Using more mid-layers and shell outerwear is a more versatile approach, allowing you to customise your insulation levels to suit you. It can be more expensive once you factor in the levels but the ability to easily adjust your layers with the change of weather is attractive. Shells can come with removable insulation or with attachment systems such as zippers. If you tend to, or will be, skiing or snowboarding in more variable climates then this could be a good system for you.
Hardshell vs. softshell
HARDSHELL vs SOFTSHELL
If you’re considering a shell you may have seen the terms ‘hardshell’ and ‘softshell’ but what does it mean when talking about winter sports outerwear?
Hardshell garments tend to be waterproof pants and jackets with little or no stretch, and a much firmer fabric to the touch. They might have a lower breathability rating but with extra ventilation systems like zips and hidden vents.
Softshell garments are much softer to the touch, with more stretch and more breathability than its harder counterpart. They’re usually more comfortable as they have much more flexibility to move with you and still offer good waterproofing.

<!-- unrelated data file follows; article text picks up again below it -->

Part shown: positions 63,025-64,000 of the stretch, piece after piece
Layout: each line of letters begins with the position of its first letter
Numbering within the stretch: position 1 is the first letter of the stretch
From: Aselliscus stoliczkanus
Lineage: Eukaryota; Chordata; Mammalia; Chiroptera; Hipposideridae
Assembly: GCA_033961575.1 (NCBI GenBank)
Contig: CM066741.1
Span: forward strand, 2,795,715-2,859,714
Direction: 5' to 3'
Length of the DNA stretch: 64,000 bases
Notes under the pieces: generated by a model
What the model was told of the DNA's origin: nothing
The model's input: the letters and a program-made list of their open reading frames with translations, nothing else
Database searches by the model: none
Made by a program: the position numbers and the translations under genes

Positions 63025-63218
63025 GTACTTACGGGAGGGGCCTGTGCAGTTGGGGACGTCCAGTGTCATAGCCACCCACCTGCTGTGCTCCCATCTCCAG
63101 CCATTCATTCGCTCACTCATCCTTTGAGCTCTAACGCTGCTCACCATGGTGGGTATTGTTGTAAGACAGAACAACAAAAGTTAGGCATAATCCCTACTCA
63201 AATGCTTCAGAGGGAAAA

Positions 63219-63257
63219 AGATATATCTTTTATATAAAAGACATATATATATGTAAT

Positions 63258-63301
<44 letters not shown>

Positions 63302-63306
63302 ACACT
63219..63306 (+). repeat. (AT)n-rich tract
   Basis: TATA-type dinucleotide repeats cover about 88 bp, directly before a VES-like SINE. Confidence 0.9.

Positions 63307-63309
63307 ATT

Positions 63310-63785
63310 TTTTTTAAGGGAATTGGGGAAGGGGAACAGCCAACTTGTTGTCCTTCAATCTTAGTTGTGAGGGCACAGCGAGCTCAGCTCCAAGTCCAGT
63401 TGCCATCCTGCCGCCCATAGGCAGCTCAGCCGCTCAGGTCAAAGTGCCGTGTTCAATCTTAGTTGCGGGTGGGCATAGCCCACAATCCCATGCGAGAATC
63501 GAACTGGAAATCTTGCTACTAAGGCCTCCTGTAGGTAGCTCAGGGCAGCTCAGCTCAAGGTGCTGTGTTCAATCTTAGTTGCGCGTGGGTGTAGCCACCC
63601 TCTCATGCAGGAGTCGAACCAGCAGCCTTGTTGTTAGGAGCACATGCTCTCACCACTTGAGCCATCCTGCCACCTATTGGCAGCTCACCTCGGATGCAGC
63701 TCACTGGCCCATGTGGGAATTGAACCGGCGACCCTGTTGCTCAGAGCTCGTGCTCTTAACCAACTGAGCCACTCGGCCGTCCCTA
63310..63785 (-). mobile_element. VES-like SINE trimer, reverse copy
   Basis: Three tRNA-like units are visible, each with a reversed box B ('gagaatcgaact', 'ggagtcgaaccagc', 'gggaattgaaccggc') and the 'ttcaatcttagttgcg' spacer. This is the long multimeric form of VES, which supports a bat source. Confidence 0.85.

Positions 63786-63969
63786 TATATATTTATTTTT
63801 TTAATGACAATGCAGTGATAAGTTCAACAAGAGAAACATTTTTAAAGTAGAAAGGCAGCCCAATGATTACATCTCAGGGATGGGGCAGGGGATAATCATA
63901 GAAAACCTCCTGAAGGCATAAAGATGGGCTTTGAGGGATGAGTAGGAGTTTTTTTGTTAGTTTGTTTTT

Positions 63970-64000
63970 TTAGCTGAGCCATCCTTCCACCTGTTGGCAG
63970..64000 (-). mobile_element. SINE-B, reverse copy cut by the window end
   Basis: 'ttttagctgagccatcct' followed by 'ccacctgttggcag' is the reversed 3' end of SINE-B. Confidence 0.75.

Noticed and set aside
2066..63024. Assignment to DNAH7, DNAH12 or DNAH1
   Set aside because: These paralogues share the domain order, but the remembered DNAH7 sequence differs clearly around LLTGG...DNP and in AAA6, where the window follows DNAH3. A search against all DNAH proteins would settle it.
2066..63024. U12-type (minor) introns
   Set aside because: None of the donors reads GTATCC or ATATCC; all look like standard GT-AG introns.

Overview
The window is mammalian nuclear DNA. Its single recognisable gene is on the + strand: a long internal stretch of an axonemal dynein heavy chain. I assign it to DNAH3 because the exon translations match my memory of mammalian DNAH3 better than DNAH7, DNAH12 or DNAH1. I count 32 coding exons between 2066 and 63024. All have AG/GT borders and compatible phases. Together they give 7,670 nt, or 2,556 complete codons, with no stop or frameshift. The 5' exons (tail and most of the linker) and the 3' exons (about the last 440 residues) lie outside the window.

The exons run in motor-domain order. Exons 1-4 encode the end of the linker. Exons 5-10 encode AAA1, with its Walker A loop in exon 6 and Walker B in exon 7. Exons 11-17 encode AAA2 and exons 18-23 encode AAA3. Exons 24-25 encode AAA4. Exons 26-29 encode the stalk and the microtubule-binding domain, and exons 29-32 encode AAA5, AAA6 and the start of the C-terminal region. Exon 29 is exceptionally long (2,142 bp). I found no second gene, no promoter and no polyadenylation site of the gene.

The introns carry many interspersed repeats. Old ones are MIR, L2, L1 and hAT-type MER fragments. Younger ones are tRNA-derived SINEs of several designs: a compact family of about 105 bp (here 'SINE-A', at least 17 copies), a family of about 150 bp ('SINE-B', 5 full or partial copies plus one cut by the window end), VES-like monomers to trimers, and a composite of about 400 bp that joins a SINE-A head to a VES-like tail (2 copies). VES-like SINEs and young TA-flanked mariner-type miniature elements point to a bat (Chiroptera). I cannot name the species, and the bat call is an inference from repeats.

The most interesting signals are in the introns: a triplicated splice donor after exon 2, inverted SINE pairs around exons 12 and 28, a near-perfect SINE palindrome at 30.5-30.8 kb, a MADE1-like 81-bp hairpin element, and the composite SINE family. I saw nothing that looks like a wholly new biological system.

Ski and snowboard jackets often feature extras such as powder skirts, goggle pockets, audio pouches, removable or adjustable hoods, wrist gaiters, and more. But not all these features are going to be useful to you, likewise, if you love a jacket that has features you won’t use, don’t let that put you off.
If you don’t often ride in powder you probably won’t need a powder skirt but your number one priority should always be the right level of protection from the weather. Often higher priced garments will have less features, instead focusing on waterproof rating, breathability, and weight. Riders considering the higher end products often know what they’re looking for, and what they need, allowing them to easily build the perfect garment set up. The key is to think carefully about how you intend to use your outerwear and buy accordingly. Remember you can also visit us in store for more advice - our in-store experts will make sure you go away with the right gear to get most out of your adventures.